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Women in Peru get a taste for environmental science

It’s a Friday night in the small Peruvian town of Huari and Sara Arrera is sitting in the living room with her two brothers. They’re talking about the snow leopard and how climate change will affect its glacial habitat and food supply. While the snowy peaks of the nearby Andean mountains are not somewhere you would find snow leopards, this doesn’t stop them passionately discussing the big cat’s plight.

Sara had never heard of a snow leopard before she wandered into one of Huari’s community halls during a free environmental documentary screening. The screening is part of a weekly education program started by the Huari Provincial Government’s Director of Environmental Initiatives, Carlos García. Each screening is accompanied by a guest lecturer who talks about the video and how it relates to life in Huari.

“Sara came up to me after watching the film and said ‘What is the point of showing us that video if the snow leopards are all going to die?’” Carlos says.

“I then realized that this video and lecture series has the potential to excite people to care about the environment and ask questions about issues they have never heard of before.”

Considering that the average Peruvian only spends 11 years in formal education (9 years in rural areas), the municipality’s free lecture series – exploring topics such as freshwater ecosystems, forest restoration, evolution, the cosmos and caves – is a crucial way for communities to learn more about the world around them.

“Women in particular are often told that science is too complex for them to understand or that they should only work in tourism or accounting. This lecture series is breaking the norm – when we have women guest lecturers it opens up a whole other career path that these girls have never been exposed to. Or when they realize that they can understand these complex topics like climate change and greenhouse gases it can be very liberating,” Carlos says.

Collaborating across borders

Andrea Becerra, Outreach Associate at the Natural Resources Defense Council in the USA got involved in the lecture series due to her love for Latin America and environmental studies.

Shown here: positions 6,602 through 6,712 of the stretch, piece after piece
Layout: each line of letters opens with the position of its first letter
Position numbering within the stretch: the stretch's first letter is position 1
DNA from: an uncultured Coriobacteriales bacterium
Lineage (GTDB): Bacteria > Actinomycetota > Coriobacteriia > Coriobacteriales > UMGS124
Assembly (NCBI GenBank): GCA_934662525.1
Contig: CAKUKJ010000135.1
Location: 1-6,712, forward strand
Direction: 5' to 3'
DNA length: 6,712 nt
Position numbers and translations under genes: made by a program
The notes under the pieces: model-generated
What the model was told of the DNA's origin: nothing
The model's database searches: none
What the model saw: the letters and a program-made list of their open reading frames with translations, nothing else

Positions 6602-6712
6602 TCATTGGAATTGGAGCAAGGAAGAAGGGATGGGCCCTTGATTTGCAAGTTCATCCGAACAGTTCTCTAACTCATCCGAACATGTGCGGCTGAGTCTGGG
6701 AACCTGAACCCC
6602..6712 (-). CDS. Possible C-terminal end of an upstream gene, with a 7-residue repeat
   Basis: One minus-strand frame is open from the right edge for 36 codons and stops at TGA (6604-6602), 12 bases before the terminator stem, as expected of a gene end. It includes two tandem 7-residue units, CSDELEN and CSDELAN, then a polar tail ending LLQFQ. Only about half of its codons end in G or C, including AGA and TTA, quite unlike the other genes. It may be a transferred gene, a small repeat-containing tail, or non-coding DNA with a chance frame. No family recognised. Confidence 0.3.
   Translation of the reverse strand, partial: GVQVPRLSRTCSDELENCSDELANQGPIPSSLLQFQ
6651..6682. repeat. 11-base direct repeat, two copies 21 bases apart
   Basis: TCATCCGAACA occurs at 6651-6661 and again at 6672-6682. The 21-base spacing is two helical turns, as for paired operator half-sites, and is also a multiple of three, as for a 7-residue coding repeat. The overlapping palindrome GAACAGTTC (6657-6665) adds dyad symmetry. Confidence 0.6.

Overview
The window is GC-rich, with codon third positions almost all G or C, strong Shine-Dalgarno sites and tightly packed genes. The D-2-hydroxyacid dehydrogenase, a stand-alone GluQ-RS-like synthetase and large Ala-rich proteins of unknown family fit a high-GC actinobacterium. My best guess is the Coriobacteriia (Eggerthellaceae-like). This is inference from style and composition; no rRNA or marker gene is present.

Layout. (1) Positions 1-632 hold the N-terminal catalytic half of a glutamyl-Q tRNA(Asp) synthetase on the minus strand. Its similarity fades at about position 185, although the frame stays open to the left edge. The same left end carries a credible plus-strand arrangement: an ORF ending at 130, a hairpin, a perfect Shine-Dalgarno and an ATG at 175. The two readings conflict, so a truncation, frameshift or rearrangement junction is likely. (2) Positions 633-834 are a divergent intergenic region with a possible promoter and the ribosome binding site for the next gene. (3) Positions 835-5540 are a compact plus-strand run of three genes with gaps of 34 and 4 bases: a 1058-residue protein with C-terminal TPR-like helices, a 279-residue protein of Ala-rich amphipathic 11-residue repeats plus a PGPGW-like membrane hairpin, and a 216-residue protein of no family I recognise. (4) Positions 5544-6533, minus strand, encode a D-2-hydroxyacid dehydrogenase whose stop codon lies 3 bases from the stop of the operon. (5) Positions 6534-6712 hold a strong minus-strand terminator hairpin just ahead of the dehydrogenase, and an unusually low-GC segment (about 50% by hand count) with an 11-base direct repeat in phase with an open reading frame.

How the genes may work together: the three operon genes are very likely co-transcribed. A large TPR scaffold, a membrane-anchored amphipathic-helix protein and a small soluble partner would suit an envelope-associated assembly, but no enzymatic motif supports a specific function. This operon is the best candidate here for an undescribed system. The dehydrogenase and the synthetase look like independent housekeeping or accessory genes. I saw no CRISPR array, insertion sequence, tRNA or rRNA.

“In 2011, I spent my first summer working abroad in Ayacucho, Peru, for a microfinance organization. I have wonderful memories of my co-workers, students, and the beautiful landscape. This lecture series intersects with current work on researching and advocating for renewable energy both at home and abroad in Latin America and my personal hope that our world can work together to mitigate the effects of climate change.”

Andrea delivered a virtual guest lecture to a packed room and explained what greenhouse gases are and how they cause climate change.

“Understanding this phenomenon is the basic foundation needed to understand climate change and the role that humans play in our changing environment. This knowledge gives us more agency over what happens in our world and also empowers us to make changes in our daily lives to emit less greenhouse gases, such as using more public transportation or biking to work, eating less meat, using less electricity and so on,” Andrea says.

Andrea’s lecture stands out for Carlos. As he was packing up, a young girl of 19 approached him. (He was quite taken aback, he says, as it is very uncommon that women directly approach men in Huari.) The girl said to him: “Because of this lecture, I’m changing my major from tourism to environmental engineering.”

Andrea was amazed that her lecture could have such an effect.

“I think this proves that we’re all capable of making a mark in the world, however small or big this might be,” she says.

Although climate change is becoming increasingly pressing, our understanding about the environment is still very limited, Andrea says, making programs like these more critical.

“This lecture series provides a unique platform to extend the reach of our knowledge and inspire people to become learners in the field. Programs like these make it easy to spread information and collaborate across borders.”

With 1% of Huari’s total population now regularly attending the weekly lecture series, Carlos is now thinking bigger.

“I’ve been approached by UN Women who is hoping to take this video series to various countries and develop educational programs.”

Despite Carlos’ attempts to reassure Sara that snow leopards will not necessarily become extinct because of climate change, she wanted proof.

“So now, every Tuesday and Saturday, she comes to my office and we research how ecosystems are going to be affected by global climate change,” Carlos says.

“She begins every conversation with: ‘how are my snow leopards?’ I hope she’ll use her newfound knowledge to drive positive change in her community.”